Commercial Transport

This article was originally published at http://pilotsnpaws.org/references/commercial-transport .

Hello PilotsNPaws Members and Visitors:

While one of the main focuses of PilotsNPaws is on the general aviation community, the commercial airlines offer a great service to the transporting of rescue animals.

First, there is quite a difference between the general aviation and the commercial aviation community. The general aviation community consists of pilots who fly their own private airplanes or they rent an airplane from a local flying club. These pilots fly single or twin engine aircraft and are sometimes limited by experience and/or ratings to flying in good weather. The types of aircraft found in the general aviation community usually can carry between 1 and 6 passengers and have a range of flying to between 100 and 300 miles, depending on fuel loads. On the other hand, the commercial aviation community consists of pilots who fly aircraft for a living and these aircraft typically have between two and four engines. The most common form of a commercial pilot and aircraft would be any airline pilot flying for an airline, such as Northwest, Delta, or American. These aircraft typically have ranges of 400 to over 1000 miles.

When trying to coordinate the transport of a rescue, the individuals/groups trying to make these arrangements via PilotsNPaws must keep in mind the capabilities of the pilots and aircraft that have volunteered their services to the organization. While the general aviation community can complete a multiple leg transport, these are often very difficult to coordinate. For example, transporting a rescue from San Diego to Dallas involves about 1200 miles of air travel. It would take several legs to coordinate this trip, not to mention the cost of fuel, the coordination of busy schedules, weather suitable to pilot skills, etc. The commercial aviation community (a.k.a. American Airlines) can have this transport completed in a matter of hours with any regard to busy schedules of pilots, planes, or weather. The transport is completed with a high level of safety to both human and animal at a fraction of the time a general aviation transport.

For the shorter transports, such as those between Nashville and Atlanta, the general aviation community can offer these transports safely and in a reasonable amount of time.

Over the years as a commercial pilot for Northwest Airlines, Reno Air and a couple of small commuter airlines, I have carried several dogs, a few cats, live fish, horses, some pigs, baby chickens and one monkey via the airlines. Several trips have been on my own personal time and have involved my own dogs while other adventures were for the purpose of moving a rescue. Many of the transports have been in the line of duty and have gone smoothly. For the transports done on my own personal time, there have been a variety of methods used and depending on size and age, some have traveled in the cabin with me (usually in a sherpa bag) or in the cargo hold of the aircraft. All have made the trip with no worse for the wear.

When I first joined PNP, my goal was to carry rescues whenever I could between my home base of Colorado Springs and my work base of Minneapolis as well as carry rescues on flights that I am working if possible. While those are still my primary goals, there is clearly a need for rescue organizations and individuals to be able to use the commercial aviation sector as a means of transporting rescues. My goal is to provide the education of pet/rescue shipment/travel via the airlines and to assist anyone in need of this service. Additionally, I would like to promote PNP to other airline employees who are willing and able to provide travel for rescues.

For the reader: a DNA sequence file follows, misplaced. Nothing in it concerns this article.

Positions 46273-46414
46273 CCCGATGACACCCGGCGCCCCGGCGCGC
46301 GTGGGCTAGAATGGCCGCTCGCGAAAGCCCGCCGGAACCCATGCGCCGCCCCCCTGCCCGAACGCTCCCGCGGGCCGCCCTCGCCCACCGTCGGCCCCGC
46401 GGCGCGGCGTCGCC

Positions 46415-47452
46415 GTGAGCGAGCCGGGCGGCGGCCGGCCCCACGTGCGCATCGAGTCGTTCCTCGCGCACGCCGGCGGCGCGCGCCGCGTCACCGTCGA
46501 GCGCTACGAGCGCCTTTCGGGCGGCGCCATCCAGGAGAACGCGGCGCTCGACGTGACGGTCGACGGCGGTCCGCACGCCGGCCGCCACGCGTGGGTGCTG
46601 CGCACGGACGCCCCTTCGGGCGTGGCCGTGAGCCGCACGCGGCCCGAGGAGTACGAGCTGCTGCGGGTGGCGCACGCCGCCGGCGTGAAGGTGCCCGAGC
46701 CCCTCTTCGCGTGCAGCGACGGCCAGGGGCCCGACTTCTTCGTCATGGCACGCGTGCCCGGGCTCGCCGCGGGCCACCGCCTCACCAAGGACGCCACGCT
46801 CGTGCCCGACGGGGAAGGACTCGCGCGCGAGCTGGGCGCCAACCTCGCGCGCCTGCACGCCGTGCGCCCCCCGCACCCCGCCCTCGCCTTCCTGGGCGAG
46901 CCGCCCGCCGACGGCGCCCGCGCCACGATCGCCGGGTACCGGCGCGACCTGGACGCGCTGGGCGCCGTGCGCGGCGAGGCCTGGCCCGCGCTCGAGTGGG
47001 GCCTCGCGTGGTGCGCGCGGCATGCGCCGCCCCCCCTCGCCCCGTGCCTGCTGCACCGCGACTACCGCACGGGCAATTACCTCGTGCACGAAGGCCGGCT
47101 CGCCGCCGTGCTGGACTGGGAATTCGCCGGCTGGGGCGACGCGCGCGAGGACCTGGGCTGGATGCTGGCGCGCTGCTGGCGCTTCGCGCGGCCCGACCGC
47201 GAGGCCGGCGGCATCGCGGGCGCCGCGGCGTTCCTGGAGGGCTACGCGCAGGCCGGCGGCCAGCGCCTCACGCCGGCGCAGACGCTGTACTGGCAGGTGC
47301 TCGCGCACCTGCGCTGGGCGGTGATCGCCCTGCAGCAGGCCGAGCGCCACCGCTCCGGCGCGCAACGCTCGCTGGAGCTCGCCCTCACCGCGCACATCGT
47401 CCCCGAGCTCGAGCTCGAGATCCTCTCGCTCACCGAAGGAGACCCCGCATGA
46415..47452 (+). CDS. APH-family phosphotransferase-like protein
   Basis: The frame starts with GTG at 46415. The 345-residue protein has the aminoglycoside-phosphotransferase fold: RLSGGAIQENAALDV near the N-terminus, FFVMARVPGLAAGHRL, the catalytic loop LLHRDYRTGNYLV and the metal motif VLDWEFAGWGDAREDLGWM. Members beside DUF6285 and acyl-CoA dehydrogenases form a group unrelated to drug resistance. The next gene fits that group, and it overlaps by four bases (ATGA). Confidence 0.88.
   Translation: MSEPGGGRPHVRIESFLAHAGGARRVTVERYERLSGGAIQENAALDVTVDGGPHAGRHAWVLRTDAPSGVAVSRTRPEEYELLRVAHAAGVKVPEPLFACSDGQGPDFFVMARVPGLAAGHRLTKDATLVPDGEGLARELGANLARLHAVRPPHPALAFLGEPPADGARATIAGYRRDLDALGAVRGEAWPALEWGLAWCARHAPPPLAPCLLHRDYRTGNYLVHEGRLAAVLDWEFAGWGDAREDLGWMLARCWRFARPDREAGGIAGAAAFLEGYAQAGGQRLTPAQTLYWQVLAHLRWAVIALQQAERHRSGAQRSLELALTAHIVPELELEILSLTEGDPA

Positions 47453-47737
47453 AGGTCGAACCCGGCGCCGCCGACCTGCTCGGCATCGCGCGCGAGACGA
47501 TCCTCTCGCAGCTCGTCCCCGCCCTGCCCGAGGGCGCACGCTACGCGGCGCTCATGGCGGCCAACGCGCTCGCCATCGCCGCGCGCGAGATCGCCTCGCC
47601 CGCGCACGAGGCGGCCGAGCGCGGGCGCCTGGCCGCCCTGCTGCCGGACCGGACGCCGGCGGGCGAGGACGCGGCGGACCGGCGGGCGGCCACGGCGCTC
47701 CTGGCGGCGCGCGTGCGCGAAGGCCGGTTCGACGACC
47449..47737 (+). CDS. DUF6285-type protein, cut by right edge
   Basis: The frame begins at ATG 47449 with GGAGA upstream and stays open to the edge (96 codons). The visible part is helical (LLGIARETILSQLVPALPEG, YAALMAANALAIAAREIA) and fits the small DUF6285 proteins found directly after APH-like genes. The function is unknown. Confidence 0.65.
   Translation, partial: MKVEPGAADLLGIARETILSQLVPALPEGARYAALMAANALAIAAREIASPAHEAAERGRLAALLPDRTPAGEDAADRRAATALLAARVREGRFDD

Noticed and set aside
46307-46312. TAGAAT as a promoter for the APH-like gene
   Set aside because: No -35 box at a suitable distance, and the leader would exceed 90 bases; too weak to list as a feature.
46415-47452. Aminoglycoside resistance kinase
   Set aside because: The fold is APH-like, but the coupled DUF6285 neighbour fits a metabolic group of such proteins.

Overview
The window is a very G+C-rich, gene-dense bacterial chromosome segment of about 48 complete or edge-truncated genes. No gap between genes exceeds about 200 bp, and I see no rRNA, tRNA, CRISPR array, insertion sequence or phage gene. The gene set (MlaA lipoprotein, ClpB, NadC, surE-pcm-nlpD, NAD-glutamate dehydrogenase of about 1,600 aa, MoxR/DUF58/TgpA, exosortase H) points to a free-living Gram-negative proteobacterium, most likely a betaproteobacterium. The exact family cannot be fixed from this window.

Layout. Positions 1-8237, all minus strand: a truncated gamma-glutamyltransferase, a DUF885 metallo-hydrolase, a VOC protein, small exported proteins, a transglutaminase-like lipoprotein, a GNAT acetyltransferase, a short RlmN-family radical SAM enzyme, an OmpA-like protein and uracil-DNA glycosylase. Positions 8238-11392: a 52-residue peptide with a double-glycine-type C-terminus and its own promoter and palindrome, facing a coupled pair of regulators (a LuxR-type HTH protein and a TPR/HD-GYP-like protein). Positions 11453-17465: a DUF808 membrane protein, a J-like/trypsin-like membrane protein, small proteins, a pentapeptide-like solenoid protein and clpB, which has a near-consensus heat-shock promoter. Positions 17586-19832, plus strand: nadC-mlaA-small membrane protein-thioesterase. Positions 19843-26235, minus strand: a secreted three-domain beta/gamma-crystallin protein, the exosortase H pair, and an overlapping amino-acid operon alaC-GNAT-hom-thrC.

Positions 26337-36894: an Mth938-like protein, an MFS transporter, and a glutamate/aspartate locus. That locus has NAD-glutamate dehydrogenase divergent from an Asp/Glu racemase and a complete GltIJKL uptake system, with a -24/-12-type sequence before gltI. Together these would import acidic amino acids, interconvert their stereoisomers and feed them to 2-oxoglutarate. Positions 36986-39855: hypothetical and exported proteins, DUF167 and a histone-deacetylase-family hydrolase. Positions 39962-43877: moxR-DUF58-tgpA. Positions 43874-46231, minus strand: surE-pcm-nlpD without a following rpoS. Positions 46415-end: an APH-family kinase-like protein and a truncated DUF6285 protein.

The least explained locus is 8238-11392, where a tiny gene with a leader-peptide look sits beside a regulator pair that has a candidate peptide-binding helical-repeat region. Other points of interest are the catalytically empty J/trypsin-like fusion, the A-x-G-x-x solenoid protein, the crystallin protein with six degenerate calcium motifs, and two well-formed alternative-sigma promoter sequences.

The following is basic information that will hopefully educate those in need of moving rescues via the commercial airlines. The following are some basic facts about animal airline travel. This is a bullet point list that does not cover all facets of airline transport but it will give some general information.

*Several airlines have a dedicated pet shipping program. A pet shipping program involves making a reservation for just the animal to travel (without human companion), delivering the pet to the cargo area for the particular airline, and then another person picking the pet up on the destination end.

Within these dedicated pet shipping programs are very regulated procedures used by the airlines. These procedures usually consist of reservation being made 24 hours prior to travel, a health certificate (letter of acclamation may also be needed), a hard sided airline approved crate, close monitoring by airline personnel to ensure the pet is safe and handling the situation (no visible health issues, outside air temps are satisfactory, etc)

These pet shipment programs do not come free. A person sending a pet via the airline cargo system should expect to pay between $50 and $300, depending on size and weight of crate and pet. It is a matter of how important it is to get the pet/rescue shipped/moved to a new location.

The cargo bins of all commercial aircraft are heated, well ventilated, and pressurized. The areas that the pets are held in until boarding are typically a heated/air conditioned building.

The cockpit crew usually receives a carbon copy document that indicates what type of animal is in the cargo bin.

The easiest method of learning the specifics of pet shipment is to contact the airline directly (or contact me since I can get the info very quickly). Either the airlines’ direct website (such as Delta.com) or the airlines’ cargo website link (such as Delta.com/business) will at least get a person started.

*For those rescues traveling with a human companion, the procedures are a bit different. The choice between the rescue being carry- on baggage or checked bagged depends mostly on size. Basically a carry on pet/rescue must fit into an approved animal travel bag (such as a sherpa bag; available at Petsmart, etc) and the travel bag must fit under the seat.

Again, this procedure does not come free. Delta charges $150 each way, Northwest charges $80 each way. And again, it depends on the importance of transporting the pet/rescue.